The West wants to know: How okay is it to demand that Muslims denounce terrorism?
It’s the sort of question that invites a perfect storm of tribal conflict, hot takes, and the zillion-odd varieties of ‘-splaining’—the oblivious, solipsistic style of lecturing now taking over the internet.
Inconveniently, however, the question must be asked and answered, for the benefit of civilization, if nothing else. And who better than the most reviled man in media to kick things off with a polarizing Murdochsplanation?
“Maybe most Moslems [are] peaceful,” Rupert recently tweeted, “but until they recognize and destroy their growing jihadist cancer they must be held responsible.”
Responsible? Held? Whaa?
The backlash was immediate and overwhelming. Vox’s Max Fisher epitomized the fury with a farfetched diatribe against “what Muslims and Muslim organizations are expected to say”—e.g.: “‘As a Muslim, I condemn this attack and terrorism in any form.’ This expectation we place on Muslims,” Fisher sniffed, “to be absolutely clear, is Islamophobic and bigoted.”
Rash and imprecise as Murdoch was seen to be, Fisher discovered in the call to denounce terroristic slaughter two invidious “implications.” First, that “every Muslim is under suspicion of being sympathetic to terrorism unless he or she explicitly says otherwise,” and second, “that any crime committed by a Muslim is the responsibility of all Muslims simply by virtue of their shared religion.”
So Fisher used the same broken logic (to be absolutely clear) that he accused his foes of deploying. Because some people calling for Muslims to denounce terror are actual bigots, you see, everyone who calls for Muslim denunciations must be considered a bigot—and, yes, Held Responsible.
Unlike Fisher, Murdoch acknowledged he had spoken poorly. In a rare revision and restatement, he emphasized that he “certainly did not mean all Muslims [were] responsible for [the] Paris attack,” but simply that the “Muslim community must debate and confront extremism.” Homing in on the essential point, he insisted that it is “important for people of all faiths to address the threat.”
In other words, it’s not Islamophobic to demand that Muslims denounce terror, because everyone ought to denounce terror.
At first blush, it’s astounding this point must even be made, much less made over and over again. To be fair, however, there are so many ignoramuses now, on both sides of the cultural, political, and theological controversy surrounding jihad. The practical reasons that drive the point home are all but absent from the debate.
Let’s not be too generous, however. Ignorance is not the only problem. We have an affirmative interest in forgetting the facts that orient us in moral space. Today, the quickest way to mobilize mass emotion is to appeal to abstract principles. Of this point, no media maven is ignorant. We all sense it. Afraid of being lost in the shuffle of historical particularity, we suspect deep down that it’s sloganeering or bust, whether FREE SPEECH is our mantra, or RESPECT or EQUALITY.
In fact, even the most poetic and evocative abstractions fail as explainers for why, with terrorism, we should ask Muslims to embrace the same standard of moral accounting that everyone should. If we paused to remember our shared history, we’d remember that, too.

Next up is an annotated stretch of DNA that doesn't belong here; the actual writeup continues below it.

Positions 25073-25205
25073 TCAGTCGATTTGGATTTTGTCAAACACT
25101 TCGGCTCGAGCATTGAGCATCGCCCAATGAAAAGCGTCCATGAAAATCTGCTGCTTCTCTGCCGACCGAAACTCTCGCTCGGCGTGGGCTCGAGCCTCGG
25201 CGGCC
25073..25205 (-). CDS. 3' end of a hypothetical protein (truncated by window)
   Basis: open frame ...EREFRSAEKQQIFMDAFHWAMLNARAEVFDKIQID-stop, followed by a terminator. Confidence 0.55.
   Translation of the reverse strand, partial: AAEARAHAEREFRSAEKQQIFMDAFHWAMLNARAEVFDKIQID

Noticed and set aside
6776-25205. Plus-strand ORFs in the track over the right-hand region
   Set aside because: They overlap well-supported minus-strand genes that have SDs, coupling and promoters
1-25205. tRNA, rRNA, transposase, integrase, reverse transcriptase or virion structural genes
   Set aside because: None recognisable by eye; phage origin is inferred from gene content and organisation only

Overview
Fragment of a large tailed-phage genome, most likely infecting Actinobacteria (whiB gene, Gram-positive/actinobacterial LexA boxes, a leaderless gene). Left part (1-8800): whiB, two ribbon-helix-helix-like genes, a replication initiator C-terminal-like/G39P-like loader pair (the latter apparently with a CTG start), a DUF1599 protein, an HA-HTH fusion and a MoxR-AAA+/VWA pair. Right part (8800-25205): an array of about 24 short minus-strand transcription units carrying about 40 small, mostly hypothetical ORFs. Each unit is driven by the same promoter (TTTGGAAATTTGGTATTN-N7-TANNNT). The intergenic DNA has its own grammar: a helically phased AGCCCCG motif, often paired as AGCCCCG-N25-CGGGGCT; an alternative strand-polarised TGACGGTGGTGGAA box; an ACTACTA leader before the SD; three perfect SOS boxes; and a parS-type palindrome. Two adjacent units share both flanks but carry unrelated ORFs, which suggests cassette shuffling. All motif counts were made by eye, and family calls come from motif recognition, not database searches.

It’s not inherently bigoted or wrong to think Westerners may tell Muslims how they ought to respond because we’re all in this together, as we have been for hundreds and hundreds of years. Rather than two separate “worlds” that have “clashed” like explosive billiard balls, Islamic civilization and what’s become of Christian civilization are still deeply entangled and interwoven.
It’s impossible to make sense of the modern Muslim “world” without understanding how the West’s cavalcade of ideologies—ethno-nationalism, fascism, communism, capitalism, militarism, the list goes on—has partly colonized and partly inspired cultural change among Islamic peoples. It’s precisely because murderous Muslim radicalism has blended Western and Islamic roots that Westerners need to speak up. Muslims are stakeholders in the Western world—and vice versa.
It isn’t bigoted to pretend otherwise. But it is dangerously mistaken.
There’s more at stake than terrorism in the retaliatory mania that’s driving pious liberals to strip the West of its moral standing in Muslim matters. In its bloody, disorienting, and disenchanting transition away from Christian culture, Western civilization has learned some important lessons that could be of great potential benefit to its Islamic neighbors.
One could almost say the West is under a moral obligation, for instance, to bear witness to the folly of religion that declares a holy war on the profane mortal world. Muslims, like non-Muslims, must reckon with the perverse dominance of religious absolutism, whether it manifests in violence or not. The Saudi cleric who declared snowmen anti-Islamic obviously doesn’t speak for all his co-religionists. But he is illustrative of a serious problem that a fixation on grisly terror can regrettably obscure.
As Westerners should be the very first to counsel, Islam doesn’t need a “Reformation.” The Christian Reformation fueled not just a deepening of faith (that’s good), but an obsession with controlling every detail of the mortal world (that’s bad, mmkay?).
Islam needs what all religions need: a reconciliation with the world. Without it, we lose the emotional capacity to reconcile ourselves to one another. No religion at war with the world can long endure. Fortunately, there are hundreds of millions of Muslims and non-Muslims who are not at war with the world. We need them to step forward and stay vocal: not we members of this civilization or that, but we constituents of the human race.